This two-day workshop will examine the influence of broad-pen calligraphy on type design in the Incunabula period and early 16th century. Following an overview of the connection between calligraphy and type in Europe between 1455 and 1520, students will learn how to use a broad-edged pen, and how to analyze manuscript hands. They will then apply this knowledge to a close examination and recreation of two scripts that shaped our roman and italic typefaces: a humanist bookhand (roman) and a cancellaresca corsiva (italic).
Note: This workshop is only open to students enrolled in the Type West Certificate Program in Type Design.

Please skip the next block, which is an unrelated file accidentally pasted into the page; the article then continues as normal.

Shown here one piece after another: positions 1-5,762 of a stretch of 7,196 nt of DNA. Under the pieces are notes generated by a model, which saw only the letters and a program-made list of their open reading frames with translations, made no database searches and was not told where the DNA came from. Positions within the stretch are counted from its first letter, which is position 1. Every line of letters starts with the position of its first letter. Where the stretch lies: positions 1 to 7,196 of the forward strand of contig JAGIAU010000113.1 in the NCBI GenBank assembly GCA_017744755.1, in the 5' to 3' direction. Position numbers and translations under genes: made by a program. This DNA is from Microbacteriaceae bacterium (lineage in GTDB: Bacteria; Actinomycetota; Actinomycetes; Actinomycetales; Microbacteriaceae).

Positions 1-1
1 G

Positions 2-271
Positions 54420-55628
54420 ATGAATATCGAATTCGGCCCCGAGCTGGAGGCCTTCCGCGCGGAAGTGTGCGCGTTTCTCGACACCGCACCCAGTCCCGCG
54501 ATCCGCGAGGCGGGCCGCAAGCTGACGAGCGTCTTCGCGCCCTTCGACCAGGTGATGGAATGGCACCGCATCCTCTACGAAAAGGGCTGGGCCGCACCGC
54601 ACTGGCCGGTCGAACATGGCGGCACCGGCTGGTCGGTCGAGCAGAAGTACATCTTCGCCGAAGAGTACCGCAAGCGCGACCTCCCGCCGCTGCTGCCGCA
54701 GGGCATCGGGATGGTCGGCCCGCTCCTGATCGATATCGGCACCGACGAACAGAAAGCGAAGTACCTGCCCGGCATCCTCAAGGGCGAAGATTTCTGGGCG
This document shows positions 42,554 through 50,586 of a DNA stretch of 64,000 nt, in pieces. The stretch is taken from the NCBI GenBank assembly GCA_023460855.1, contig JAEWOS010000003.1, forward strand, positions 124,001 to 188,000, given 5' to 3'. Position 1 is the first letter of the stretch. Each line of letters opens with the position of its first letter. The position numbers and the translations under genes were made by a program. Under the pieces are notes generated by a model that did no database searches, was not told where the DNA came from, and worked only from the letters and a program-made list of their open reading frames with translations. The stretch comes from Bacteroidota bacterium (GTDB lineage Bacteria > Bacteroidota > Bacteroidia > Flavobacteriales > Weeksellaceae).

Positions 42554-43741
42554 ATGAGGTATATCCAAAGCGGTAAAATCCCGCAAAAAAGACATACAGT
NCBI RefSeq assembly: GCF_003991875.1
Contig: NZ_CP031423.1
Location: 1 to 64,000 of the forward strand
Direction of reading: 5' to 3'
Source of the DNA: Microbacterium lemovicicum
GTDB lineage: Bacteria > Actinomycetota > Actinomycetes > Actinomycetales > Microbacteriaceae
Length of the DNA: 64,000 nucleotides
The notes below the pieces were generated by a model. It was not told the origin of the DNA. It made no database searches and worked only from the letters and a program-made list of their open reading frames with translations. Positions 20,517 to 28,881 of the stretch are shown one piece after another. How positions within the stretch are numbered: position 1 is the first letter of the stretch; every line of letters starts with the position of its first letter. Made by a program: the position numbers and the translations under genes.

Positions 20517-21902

Paul Shaw is a calligrapher, designer and design historian. He taught calligraphy in New York-area design schools for 35 years. He has taught the history of type for the School of Visual Arts since 2000 and for UCLA's California Rare Book School since 2014. His writings include Helvetica and the New York City Subway System, Philip Grushkin: A Designer's Archive, The Calligraphic Tradition in Blackletter, and (with Peter Bain) Blackletter: Type and National Identity. Paul was the editor of the final two issues of Codex magazine and The Eternal Letter: Two Millennia of the Classical Roman Capital. He is the author of The Definitive Dwiggins blog. Paul has was a Rome Prize winner in 2002 and the recipient of the 2019 SoTA Typography Award.